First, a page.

Approximately one year after giving birth, the Erembe style of headwear is exclusively worn by females who are married. On average, men from the OvaHimba, a polygamous tribe, have two wives. The act of marrying girls as young as 10 to suitors chosen by their fathers is illegal in Namibia, and even the OvaHimba themselves are increasingly against this practice, although it still remains prevalent. The Erembe is crafted from sheepskin and numerous braids of hair, which are all colored and secured using otjize. The OvaHimba cleanse their hair by using wood ash, as water is an incredibly scarce and valuable resource.
The OvaHimba people use a blanket to enclose themselves and capture the smoke and warmth. They lean over the bowl and begin to sweat as the smoke rises, placing burning charcoal into a small dish filled with herbs like leaves and branches from the Commiphora tree. OvaHimba females engage in a regular smoke bath as a means of upkeeping their personal cleanliness, thereby prohibiting the use of limited water for washing purposes.
After they enter into marriage, males undergo circumcision prior to reaching puberty and are regarded as adults, whereas genuine females are only considered girls once they have experienced childbirth.
The Himba Create Stunning & Elaborate Jewelry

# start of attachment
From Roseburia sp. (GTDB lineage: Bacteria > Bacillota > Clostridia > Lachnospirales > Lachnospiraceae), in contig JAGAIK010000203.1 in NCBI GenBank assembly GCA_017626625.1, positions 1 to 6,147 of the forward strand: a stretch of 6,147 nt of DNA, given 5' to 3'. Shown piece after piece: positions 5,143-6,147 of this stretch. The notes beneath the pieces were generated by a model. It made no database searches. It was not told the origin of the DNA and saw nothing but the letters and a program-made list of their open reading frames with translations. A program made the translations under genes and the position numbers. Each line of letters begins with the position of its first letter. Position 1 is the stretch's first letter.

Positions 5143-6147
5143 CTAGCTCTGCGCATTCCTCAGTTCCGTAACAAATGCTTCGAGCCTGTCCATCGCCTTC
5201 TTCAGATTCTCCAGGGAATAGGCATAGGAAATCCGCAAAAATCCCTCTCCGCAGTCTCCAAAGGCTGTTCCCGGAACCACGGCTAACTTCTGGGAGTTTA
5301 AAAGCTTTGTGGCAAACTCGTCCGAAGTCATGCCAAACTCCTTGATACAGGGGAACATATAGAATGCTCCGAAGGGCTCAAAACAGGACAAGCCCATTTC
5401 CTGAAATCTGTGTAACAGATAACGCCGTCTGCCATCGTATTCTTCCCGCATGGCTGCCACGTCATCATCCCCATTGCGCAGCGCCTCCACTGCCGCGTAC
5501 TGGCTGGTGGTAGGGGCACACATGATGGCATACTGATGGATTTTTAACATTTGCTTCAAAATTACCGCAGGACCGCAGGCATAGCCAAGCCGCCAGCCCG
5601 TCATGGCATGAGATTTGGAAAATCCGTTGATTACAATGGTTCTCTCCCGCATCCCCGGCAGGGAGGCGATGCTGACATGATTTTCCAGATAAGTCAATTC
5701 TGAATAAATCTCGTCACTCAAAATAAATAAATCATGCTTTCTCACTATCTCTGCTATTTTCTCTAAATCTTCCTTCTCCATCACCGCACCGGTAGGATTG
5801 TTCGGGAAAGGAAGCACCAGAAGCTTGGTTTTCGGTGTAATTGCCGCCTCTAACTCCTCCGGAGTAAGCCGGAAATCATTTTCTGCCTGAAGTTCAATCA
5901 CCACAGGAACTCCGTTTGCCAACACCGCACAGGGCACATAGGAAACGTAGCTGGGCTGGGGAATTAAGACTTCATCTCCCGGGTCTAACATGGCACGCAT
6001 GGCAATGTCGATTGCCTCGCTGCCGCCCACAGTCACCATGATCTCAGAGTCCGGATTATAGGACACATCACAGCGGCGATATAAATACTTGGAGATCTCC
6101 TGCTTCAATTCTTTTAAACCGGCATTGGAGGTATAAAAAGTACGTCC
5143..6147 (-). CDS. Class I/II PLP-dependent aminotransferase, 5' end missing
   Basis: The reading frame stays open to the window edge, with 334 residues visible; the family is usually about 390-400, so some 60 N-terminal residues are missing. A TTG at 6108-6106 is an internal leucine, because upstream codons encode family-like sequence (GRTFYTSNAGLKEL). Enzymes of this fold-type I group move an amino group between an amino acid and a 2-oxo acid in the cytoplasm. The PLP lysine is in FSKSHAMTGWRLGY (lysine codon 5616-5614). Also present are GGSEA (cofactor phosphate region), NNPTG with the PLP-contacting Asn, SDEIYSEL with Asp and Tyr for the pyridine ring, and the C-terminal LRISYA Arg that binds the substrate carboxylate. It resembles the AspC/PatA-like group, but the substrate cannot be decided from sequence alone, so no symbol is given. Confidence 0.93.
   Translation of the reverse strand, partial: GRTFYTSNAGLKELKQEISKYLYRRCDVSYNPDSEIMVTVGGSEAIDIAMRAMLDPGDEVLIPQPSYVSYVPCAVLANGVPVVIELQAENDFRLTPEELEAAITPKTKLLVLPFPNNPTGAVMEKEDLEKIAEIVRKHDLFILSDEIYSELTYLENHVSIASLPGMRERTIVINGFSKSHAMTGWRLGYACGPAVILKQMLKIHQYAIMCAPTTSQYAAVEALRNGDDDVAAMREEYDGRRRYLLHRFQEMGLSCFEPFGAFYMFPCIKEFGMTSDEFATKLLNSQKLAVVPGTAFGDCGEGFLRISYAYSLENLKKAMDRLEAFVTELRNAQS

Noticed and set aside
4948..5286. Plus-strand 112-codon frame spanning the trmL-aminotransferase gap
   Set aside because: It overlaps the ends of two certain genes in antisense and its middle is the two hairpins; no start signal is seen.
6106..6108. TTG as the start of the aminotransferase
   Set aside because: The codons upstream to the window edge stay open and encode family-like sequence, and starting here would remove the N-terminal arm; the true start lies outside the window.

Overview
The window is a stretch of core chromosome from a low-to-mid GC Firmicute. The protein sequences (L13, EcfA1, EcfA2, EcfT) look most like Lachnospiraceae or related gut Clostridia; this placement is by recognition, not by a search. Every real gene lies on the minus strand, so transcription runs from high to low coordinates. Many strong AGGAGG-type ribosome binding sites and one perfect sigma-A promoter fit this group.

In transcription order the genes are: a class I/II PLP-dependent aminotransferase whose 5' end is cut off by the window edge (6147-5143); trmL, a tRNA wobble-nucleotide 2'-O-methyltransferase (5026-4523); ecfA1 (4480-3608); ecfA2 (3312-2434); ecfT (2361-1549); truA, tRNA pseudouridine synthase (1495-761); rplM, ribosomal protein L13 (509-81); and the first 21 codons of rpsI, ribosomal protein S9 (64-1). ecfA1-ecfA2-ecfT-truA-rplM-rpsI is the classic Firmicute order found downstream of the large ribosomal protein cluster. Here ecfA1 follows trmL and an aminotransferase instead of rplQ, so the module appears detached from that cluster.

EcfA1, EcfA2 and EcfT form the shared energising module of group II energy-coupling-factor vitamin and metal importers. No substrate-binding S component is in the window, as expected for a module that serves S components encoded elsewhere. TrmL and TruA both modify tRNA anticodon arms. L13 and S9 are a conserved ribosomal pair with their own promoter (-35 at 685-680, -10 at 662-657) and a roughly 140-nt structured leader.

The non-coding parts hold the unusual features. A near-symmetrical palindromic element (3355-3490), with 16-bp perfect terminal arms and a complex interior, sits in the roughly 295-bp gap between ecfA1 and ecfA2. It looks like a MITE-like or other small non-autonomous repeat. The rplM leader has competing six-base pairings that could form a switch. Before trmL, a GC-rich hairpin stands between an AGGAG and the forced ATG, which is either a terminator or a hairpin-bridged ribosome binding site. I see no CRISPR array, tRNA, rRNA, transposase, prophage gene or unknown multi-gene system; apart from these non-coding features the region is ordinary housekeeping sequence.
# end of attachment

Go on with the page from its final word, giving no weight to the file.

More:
Women of the OvaHimba tribe are extremely active physically, even more so than the boys and men. They use plaster made from cow manure and red clay soil to cover the wooden homes of the homestead (onganda), and they carry water. They still somehow find time to make exquisite clothes, handicrafts, and jewelry, as well as serve and cook meals. They tend to goats and cows to create soured milk, collect firewood, and tend to the vines of the calabash. They also use plaster made from cow manure and red clay soil to cover the wooden homes of the homestead (onganda), and they carry water.
Women wear necklaces and arm bracelets made from copper, fabric, vegetation, and beads made from ostrich eggshells. The weight of these personal accessories can reach up to 90lb (40kg).
An OvaHimba woman’s most private part of the body is her ankles and these are covered by a sleeve of iron bracelets.
Himba Faith & Governance
Adjacent to the flames, the hallowed rock consistently possesses timber readily available to nourish the continuously smoldering fire. The ladies employ fragrance, antiperspirant, and antibacterial body cleanser while crafting incense from fragrant herbs and resins, and utilizing the smoke. The sacred livestock, known as the sacred ancestral fire (okuruwo), and their monotheistic animist deity Mukuru, together form the Trinity that encompasses the core of each family’s existence among the OvaHimba.
Once a week, the fire-keeper of the family will approach the sacred ancestral fire to communicate with Mukuru’s representatives, the ancestors, when God himself is otherwise occupied in the holy fire rising into the heavens through the transporting smoke.
No one has received an invitation to visit an OvaHimba village where the entrance to the chief’s hut is not allowed to cross the holy line running directly from the main entrance of the village to the entrance of the cattle enclosure and the holy fire.
The OvaHimba people also strongly believe in the power of traditional African healers, who are known for their substantial transfers of belief in witchcraft. It is loosely understood what exactly the definition of witchcraft is in this context.
The Brutal Himba Past
It has not only been the typical factors and severe intermittent drought that have challenged the OvaHimba.